|Title||:||CAD techniques for soft-error-robust design with minimal area impact|
|Speaker||:||Pavan Vithal Torvi (IITM)|
|Details||:||Tue, 12 Apr, 2016 2:00 PM @ BSB 361|
|Abstract:||:||The advancements in semiconductor manufacturing have reduced the component size, resulting in lower area and/or lower power with better performance, compared to the ICs (Integrated Circuits) manufactured in the older technologies. These improvements have helped IC designers to include more features in the ICs by increasing the transistor count, without increasing the IC cost significantly. The availability of increased set of features at lower power, higher speed and at the same cost has accelerated the penetration of ICs in several systems, some of which are safety critical. The safety critical systems are expected to work reliably and fault-free over a wide range of operating conditions.
Soft-errors are transient errors that can cause a system to malfunction. A soft-error occurs when a highly energetic particle strikes the semiconductor and penetrates into it. The reduced component sizes have reduced the charge required to flip the voltage value at a node, making the ICs manufactured in newer processes more vulnerable. Further, with larger number of transistors in the ICs, the probability of the soft-error failures has become significant. It was observed that the contribution of the sequential elements to the design level soft-error failures is significant and is expected to be more than the memory contribution in future. Therefore, mitigating the effects of the the soft-errors on the sequential elements is essential.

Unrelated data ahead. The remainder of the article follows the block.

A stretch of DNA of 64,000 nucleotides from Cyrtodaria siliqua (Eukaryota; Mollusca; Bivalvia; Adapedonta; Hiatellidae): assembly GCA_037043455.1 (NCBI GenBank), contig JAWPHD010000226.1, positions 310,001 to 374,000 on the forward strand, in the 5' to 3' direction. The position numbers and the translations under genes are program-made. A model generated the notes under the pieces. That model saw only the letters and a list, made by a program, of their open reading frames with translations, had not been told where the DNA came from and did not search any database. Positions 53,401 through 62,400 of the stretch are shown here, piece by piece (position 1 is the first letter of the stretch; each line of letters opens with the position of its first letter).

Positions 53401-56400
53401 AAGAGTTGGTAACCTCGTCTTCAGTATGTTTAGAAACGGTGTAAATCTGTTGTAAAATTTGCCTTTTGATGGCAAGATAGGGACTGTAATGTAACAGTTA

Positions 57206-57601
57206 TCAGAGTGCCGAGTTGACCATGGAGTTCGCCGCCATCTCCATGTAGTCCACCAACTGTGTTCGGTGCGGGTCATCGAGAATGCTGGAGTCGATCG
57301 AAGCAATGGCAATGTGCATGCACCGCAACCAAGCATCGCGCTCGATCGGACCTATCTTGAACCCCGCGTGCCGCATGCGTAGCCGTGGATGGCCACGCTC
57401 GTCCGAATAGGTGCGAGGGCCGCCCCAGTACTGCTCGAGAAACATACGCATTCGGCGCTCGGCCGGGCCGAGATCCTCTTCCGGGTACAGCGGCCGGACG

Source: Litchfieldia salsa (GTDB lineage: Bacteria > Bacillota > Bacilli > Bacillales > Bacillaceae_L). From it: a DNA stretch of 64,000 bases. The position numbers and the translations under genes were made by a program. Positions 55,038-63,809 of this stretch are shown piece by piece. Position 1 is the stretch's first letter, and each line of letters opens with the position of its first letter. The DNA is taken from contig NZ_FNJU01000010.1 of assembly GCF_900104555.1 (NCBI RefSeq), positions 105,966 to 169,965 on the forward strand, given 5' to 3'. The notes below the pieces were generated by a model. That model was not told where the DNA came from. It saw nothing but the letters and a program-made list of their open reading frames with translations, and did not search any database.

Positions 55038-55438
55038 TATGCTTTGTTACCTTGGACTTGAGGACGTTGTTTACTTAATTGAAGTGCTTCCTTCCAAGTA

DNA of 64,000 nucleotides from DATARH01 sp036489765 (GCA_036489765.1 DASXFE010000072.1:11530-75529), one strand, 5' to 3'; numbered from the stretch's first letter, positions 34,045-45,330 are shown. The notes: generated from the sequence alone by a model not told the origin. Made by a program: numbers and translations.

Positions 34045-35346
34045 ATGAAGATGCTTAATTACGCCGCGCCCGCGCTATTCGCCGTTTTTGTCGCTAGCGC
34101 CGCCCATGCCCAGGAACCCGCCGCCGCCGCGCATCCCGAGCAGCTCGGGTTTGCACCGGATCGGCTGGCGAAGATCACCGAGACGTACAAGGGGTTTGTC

In this work, we discuss methods to make the ICs robust to soft-errors by selectively hardening the sequential elements. Two approaches are discussed: in the first approach, we swap the flip-flops that are critical to the correct functioning of the system by radiation hardened flip-flops; and, in the second approach, we increase the delay of the timing paths between flip-flops, such that the probability of a spurious transition at a flip-flop due to soft-error getting latched in the subsequent flip-flop is reduced. The flows proposed are at the layout stage and they consider the overheads while optimizing the design for soft-error robustness. The flows are evaluated on two designs used in the industrial System-on-Chips (SoC). On one of the two designs, with the flip-flop swap approach, we observe a reduction of 36% in sequential soft-error-rate contribution for an increase of 9% sequential cell area.